Clearance of ProFound AI for Digital Breast Tomosynthesis

iCAD, Inc, announced clearance by the FDA for their latest deep-learning cancer detection software solution for digital breast tomosynthesis (DBT), ProFound AI, clearing the technology for commercial sales and clinical use in the United States. The solution built on artificial intelligence (AI) is now available to health-care facilities in the United States.

The FDA clearance is based on positive clinical results from a large reader study. The research was performed with 24 radiologists who read 260 tomosynthesis cases both with and without iCAD’s ProFound AI solution. The findings showed results including increased cancer detection rates, reduced false positive rates and patient recalls, and a significant decrease in interpretation times.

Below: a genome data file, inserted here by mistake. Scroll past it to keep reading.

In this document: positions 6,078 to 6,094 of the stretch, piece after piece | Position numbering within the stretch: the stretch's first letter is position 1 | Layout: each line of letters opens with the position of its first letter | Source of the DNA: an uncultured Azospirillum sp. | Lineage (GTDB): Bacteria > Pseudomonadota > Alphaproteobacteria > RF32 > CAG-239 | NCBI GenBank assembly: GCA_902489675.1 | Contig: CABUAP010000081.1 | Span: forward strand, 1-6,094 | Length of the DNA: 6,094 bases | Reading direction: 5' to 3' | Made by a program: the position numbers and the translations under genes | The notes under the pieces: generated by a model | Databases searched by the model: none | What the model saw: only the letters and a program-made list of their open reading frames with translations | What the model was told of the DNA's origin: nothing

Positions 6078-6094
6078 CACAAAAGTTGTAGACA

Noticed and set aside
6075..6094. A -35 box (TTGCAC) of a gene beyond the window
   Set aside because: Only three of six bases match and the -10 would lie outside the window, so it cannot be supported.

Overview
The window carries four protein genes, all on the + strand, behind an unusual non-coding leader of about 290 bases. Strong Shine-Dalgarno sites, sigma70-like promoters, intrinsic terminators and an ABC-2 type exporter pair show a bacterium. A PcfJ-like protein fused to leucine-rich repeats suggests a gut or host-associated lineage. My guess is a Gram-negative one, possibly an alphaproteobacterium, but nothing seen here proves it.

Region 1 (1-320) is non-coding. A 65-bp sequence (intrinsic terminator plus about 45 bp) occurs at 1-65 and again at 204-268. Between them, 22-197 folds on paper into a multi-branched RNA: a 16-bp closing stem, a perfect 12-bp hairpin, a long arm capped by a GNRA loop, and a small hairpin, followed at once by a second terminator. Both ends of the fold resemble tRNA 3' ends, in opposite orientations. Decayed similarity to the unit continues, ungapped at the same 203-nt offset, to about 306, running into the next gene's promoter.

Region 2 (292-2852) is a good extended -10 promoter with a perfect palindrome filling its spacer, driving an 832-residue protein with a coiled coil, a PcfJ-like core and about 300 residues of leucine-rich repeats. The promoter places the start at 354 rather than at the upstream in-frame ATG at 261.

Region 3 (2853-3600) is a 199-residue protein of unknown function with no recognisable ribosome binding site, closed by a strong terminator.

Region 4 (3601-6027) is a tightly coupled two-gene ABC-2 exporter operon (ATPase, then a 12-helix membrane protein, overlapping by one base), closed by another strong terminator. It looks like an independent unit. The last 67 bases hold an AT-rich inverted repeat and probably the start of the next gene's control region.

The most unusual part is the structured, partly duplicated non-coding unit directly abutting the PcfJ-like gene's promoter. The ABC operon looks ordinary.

ProFound AI showed an improvement of cancer detection rates by an average of 8% and decreasing unnecessary patient recall rates by an average of 7%. The new technology is trained to detect malignant soft-tissue densities and calcifications. It also provides radiologists with scoring information representing the likelihood that a detection or case is malignant based on the large dataset of clinical images used to train the algorithm.

In addition to improving clinical performance related to breast cancer detection and false positive rates, study results showed that ProFound AI can reduce radiologists’ reading time by more than 50% on average. An increase in reading time has been a significant challenge for radiologists when moving from 2D to 3D mammography.